PSI is saddened by the ongoing floods and landslides that have caused death and massive destruction in West Pokot County in Kenya and the Mwanza Region in Tanzania. On Saturday 23 November, at least 39 people tragically lost their lives due to torrential storms in the region, with 29 buried by landslides in Kenya and 10 people drowning in a river in Tanzania.

Infrastructure has been swept away and more than 500 vehicles were left stuck on roads damaged by the mudslides in Kenya. The death toll in Kenya had, as at Monday 25 November, climbed up to 52. PSI sends its heartfelt condolences to the families and friends of the victims, and its thoughts to those who have lost property and possessions at this difficult time.

Torrential storms have destroyed infrastructure and blocked access to the affected areas.

Experts and officials have blamed the current storms on extreme weather conditions on the Indian Ocean Dipole; a climate system defined by the difference in sea surface temperature between western and eastern areas of the ocean. The coast of East Africa is currently said to be far warmer than usual, resulting in higher evaporation causing rain over the continent. This advice and evidence provided by experts and authorities is important and cannot be ignored. However, noting that similar conditions in Kenya killed at least 100 people and displaced thousands in April last year, it is clear that more could be done to avoid a repeat of such a devastating situation in the region.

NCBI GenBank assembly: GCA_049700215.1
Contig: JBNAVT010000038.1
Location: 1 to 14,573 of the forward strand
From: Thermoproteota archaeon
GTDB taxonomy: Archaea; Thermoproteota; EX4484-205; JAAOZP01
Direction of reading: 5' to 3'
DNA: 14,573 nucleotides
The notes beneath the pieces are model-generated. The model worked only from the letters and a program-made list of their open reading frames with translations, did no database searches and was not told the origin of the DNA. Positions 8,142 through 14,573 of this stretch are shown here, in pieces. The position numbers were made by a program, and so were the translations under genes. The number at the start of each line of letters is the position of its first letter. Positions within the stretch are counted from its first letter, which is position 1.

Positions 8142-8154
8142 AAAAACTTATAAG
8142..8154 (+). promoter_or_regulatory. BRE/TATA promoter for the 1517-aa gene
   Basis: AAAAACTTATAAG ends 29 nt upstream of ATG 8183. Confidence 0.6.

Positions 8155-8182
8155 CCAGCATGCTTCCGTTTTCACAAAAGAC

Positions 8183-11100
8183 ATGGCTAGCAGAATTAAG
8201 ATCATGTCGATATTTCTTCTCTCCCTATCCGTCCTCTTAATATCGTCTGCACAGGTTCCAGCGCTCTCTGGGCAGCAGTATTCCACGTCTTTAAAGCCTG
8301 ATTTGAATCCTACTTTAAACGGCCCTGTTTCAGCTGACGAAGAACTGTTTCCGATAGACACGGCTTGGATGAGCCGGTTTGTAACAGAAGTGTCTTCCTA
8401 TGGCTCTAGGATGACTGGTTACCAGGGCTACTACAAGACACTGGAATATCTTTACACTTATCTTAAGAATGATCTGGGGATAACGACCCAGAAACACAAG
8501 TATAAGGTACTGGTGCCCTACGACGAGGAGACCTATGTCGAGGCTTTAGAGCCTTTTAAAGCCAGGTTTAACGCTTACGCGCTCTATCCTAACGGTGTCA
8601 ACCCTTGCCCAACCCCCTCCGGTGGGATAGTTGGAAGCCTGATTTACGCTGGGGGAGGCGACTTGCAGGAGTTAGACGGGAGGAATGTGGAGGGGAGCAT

Without the proper infrastructure to handle recurring natural extreme weather conditions, it is difficult to prevent the kind of destruction currently being witnessed in the region.

The torrential rains in East Africa have cut off major roads, making it impossible to reach the affected villages by means other than by air. This has delayed any sort of emergency and relief operations from taking place and delaying more damage. There is a serious problem, and this is not the first time.

PSI calls on authorities to push more funding into adequate infrastructure in especially remote areas, in order to allow emergency and rescue workers into the affected communities. In putting in place better infrastructure, residents of the affected areas would also be able to safely evacuate the affected regions. The more there is delay, the more death and devastation continue to affect our communities. We call on state actors to take more responsibility immediately.